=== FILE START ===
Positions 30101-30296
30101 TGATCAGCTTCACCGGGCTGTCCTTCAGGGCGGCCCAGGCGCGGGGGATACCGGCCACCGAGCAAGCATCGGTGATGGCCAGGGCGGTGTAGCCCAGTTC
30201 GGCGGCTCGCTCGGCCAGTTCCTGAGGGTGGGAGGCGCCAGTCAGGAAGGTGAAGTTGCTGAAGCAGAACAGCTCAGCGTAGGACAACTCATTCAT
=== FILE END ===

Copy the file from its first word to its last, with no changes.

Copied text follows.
Positions 30101-30296
30101 TGATCAGCTTCACCGGGCTGTCCTTCAGGGCGGCCCAGGCGCGGGGGATACCGGCCACCGAGCAAGCATCGGTGATGGCCAGGGCGGTGTAGCCCAGTTC
30201 GGCGGCTCGCTCGGCCAGTTCCTGAGGGTGGGAGGCGCCAGTCAGGAAGGTGAAGTTGCTGAAGCAGAACAGCTCAGCGTAGGACAACTCATTCAT